(C) Reuters. Tesla Releases Self-Driving Beta to Mixed Interest
Tesla (NASDAQ:TSLA) has been making advances in electric cars for years. One of its latest advances recently emerged and left the market with mixed feelings.
The news is, without doubt, big. A look at the broader picture, however, leaves me bearish on Tesla. On that point, I’m far from alone.
Late on Friday, Tesla announced that it was opening up its Full Self-Driving beta program to more drivers. (See Tesla stock charts on TipRanks)
Drivers had to request access to the beta, and then the driver’s “safety score” would be evaluated in order for the driver to gain access. The safety score uses five different points of measurement to consider how likely the individual was to end up in a collision down the line.
Those points include: how hard the vehicle has braked, how hard the vehicle has turned, the vehicle’s average follow distance to other vehicles, the number of forward collision warnings the vehicle has issued to the driver, and Forced Autopilot Disengagement (those times when the car’s Autopilot feature shuts down because the driver took his or her hands off the wheel and became “inattentive”).
While Tesla notes that the average driver will have a “safety score” of around 80 out of 100, Tesla didn’t note just what kind of score was needed to qualify for the Full Self-Driving beta.
Wall Street’s Take
Wall Street consensus analysis calls Tesla a Hold. That’s based on the 26 analysts that have posted 12-month price targets for the company over the last three months. So far, 12 analysts have a Buy rating on Tesla, along with seven Holds, and seven Sells.
The average Tesla price target falls in an incredibly broad range. The current average price target for Tesla is $690.18, bookended by a high target of $1,200 and a low of $150. That represents a downside potential of 11.2%.
Disturbing Troubles on a Pricey Stock
Tesla is a puzzling proposition for investors. On the one hand, it’s still the leader in electric cars by a pretty wide margin. Where else are you going to find anything resembling a self-driving car? That doesn’t even count the advances Tesla has made in battery technology.
Yet at the same time, the failures that Tesla made to get to this point are still blatant.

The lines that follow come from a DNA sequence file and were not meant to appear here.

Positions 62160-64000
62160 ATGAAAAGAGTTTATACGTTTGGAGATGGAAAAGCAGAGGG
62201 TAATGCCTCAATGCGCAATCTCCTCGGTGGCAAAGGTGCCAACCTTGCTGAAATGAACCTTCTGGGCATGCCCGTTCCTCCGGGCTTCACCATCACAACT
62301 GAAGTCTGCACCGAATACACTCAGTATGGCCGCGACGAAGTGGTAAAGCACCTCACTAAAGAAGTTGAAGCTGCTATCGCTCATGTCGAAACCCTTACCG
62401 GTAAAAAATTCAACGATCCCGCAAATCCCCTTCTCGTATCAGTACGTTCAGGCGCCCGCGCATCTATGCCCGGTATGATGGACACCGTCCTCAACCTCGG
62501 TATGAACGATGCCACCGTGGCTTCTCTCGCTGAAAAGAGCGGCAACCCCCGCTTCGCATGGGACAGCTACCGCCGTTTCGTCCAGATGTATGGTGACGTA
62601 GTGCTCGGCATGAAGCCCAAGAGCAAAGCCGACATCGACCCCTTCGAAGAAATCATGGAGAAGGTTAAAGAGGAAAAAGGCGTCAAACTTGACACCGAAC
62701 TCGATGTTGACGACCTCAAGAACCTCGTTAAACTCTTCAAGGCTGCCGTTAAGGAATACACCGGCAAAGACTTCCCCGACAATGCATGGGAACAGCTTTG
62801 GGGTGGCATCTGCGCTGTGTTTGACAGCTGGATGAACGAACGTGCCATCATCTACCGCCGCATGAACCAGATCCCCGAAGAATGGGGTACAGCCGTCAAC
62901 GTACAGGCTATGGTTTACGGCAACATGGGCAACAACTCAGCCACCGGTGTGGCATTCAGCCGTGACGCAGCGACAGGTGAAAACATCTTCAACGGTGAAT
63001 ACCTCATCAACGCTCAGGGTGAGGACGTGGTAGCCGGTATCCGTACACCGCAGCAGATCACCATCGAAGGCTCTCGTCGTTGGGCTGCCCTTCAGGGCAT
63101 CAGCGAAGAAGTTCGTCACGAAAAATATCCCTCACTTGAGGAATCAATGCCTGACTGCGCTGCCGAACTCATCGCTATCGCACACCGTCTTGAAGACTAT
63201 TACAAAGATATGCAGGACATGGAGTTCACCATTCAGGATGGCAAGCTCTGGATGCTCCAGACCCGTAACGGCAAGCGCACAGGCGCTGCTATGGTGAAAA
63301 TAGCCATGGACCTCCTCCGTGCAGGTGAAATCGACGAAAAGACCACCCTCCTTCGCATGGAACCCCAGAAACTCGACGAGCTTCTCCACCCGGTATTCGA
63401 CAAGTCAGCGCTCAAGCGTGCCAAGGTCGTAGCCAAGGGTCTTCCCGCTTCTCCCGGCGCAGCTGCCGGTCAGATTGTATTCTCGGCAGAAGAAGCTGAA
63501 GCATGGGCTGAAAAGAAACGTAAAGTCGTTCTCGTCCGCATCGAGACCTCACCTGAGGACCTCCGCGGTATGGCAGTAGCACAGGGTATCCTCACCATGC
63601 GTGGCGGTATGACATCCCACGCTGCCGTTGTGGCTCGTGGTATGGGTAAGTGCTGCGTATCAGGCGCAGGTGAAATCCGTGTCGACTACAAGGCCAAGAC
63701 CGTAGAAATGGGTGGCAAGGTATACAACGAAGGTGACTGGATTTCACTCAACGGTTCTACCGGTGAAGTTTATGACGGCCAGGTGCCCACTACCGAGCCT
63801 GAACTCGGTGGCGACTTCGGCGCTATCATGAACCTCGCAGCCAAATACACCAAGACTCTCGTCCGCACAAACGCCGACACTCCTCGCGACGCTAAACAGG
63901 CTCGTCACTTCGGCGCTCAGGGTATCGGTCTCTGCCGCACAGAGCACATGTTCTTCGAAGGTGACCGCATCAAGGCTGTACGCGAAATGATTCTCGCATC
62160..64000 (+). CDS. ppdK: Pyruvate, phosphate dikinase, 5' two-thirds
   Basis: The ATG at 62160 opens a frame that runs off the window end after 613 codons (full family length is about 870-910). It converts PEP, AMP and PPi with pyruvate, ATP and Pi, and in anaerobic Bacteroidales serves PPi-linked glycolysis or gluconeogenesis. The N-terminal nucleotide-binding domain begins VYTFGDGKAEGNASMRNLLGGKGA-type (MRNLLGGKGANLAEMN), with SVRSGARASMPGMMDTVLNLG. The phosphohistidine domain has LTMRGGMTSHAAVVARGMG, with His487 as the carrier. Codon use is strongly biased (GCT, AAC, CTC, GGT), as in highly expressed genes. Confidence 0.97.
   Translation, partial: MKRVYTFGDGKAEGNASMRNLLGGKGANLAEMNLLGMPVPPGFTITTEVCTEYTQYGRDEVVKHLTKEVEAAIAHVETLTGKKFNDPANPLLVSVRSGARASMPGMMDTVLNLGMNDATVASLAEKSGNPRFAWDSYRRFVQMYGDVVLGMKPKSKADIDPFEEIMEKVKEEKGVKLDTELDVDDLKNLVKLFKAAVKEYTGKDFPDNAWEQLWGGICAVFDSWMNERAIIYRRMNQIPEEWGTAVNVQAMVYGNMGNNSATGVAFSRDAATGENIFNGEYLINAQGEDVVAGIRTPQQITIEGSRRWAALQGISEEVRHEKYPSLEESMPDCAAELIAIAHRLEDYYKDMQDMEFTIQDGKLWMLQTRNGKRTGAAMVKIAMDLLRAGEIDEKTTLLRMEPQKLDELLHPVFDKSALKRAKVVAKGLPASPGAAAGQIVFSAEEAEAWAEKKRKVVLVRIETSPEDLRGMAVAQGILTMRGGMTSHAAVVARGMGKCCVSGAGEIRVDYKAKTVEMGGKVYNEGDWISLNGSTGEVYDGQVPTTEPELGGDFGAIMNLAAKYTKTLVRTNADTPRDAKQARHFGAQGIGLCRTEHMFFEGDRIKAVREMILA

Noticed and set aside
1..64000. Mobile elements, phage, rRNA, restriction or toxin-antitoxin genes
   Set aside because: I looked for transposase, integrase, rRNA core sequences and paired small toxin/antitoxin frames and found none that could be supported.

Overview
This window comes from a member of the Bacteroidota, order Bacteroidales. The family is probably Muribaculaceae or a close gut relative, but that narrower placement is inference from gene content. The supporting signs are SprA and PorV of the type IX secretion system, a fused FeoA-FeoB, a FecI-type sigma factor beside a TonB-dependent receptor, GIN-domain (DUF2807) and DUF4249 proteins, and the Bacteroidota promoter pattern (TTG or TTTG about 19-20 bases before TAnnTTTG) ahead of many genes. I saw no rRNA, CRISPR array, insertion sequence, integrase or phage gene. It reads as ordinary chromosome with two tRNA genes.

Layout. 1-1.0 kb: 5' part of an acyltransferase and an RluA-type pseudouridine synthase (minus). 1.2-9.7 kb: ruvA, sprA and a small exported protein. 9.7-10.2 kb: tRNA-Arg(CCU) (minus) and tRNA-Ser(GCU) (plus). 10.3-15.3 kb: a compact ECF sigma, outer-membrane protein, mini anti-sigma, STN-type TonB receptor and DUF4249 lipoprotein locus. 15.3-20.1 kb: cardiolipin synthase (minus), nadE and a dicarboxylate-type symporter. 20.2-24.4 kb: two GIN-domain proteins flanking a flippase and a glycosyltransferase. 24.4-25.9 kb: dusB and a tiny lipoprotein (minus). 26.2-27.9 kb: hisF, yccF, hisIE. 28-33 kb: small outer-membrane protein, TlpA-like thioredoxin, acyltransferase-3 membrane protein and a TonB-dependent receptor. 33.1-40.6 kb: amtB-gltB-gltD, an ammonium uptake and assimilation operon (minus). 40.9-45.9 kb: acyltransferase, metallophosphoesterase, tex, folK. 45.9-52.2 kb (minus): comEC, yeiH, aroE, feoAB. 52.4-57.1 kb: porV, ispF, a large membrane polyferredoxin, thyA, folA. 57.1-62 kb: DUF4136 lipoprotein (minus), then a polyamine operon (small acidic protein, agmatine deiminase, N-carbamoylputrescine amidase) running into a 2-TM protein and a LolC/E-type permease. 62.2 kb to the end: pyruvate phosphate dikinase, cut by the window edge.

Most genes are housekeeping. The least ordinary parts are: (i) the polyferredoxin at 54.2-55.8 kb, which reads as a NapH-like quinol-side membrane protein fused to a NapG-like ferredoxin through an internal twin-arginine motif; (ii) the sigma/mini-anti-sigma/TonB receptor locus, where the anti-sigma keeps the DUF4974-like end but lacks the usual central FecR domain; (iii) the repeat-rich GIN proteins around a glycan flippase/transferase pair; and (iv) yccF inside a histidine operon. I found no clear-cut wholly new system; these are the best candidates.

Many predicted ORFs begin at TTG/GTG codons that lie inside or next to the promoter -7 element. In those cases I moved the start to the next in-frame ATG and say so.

One Tesla owner took to Twitter (NYSE:TWTR) to detail the issue he had. While driving to dinner, the Tesla he was driving issued a disturbing warning via a message that read “Vehicle May Not Restart: Service Required.” That’s problem enough for anyone, except this message came with two other problems: the vehicle locked up while displaying that message, and the vehicle locked up in the middle of a highway lane.
The driver was not even allowed to pull off to the shoulder before the Tesla turned itself into a particularly expensive paperweight. Interestingly, the driver was warned that he needed to pull over immediately. However, the vehicle didn’t allow the driver time to actually follow the car’s instructions before it came to a halt, and locked up all its controls in the middle of a six-lane highway.
That’s a problem, but it’s far from the only one. Tesla fires were a major story through much of 2020. EV fires aren’t just a Tesla problem, however. General Motors (NYSE:GM) came out to advise Chevy Bolt owners that they shouldn’t park a Bolt within 50 feet of another vehicle.
Tesla has made a lot of headway by being on the cutting edge of automotive technology. Amazing advances balance against unfulfilled promises. Its stock performance this year has been a rollercoaster ride by any measure.
While it’s certainly looking to make a push back to its previous highs, and maybe even make a run on the high price targets, this isn’t a ride for the risk-averse.
There are still quite a few problems with Tesla in general. That makes its premium pricing right now look like a price tag too large to comfortably pay.
Disclosure: At the time of publication, Steve Anderson did not have a position in any of the securities mentioned in this article.
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Tesla Releases Self-Driving Beta to Mixed Interest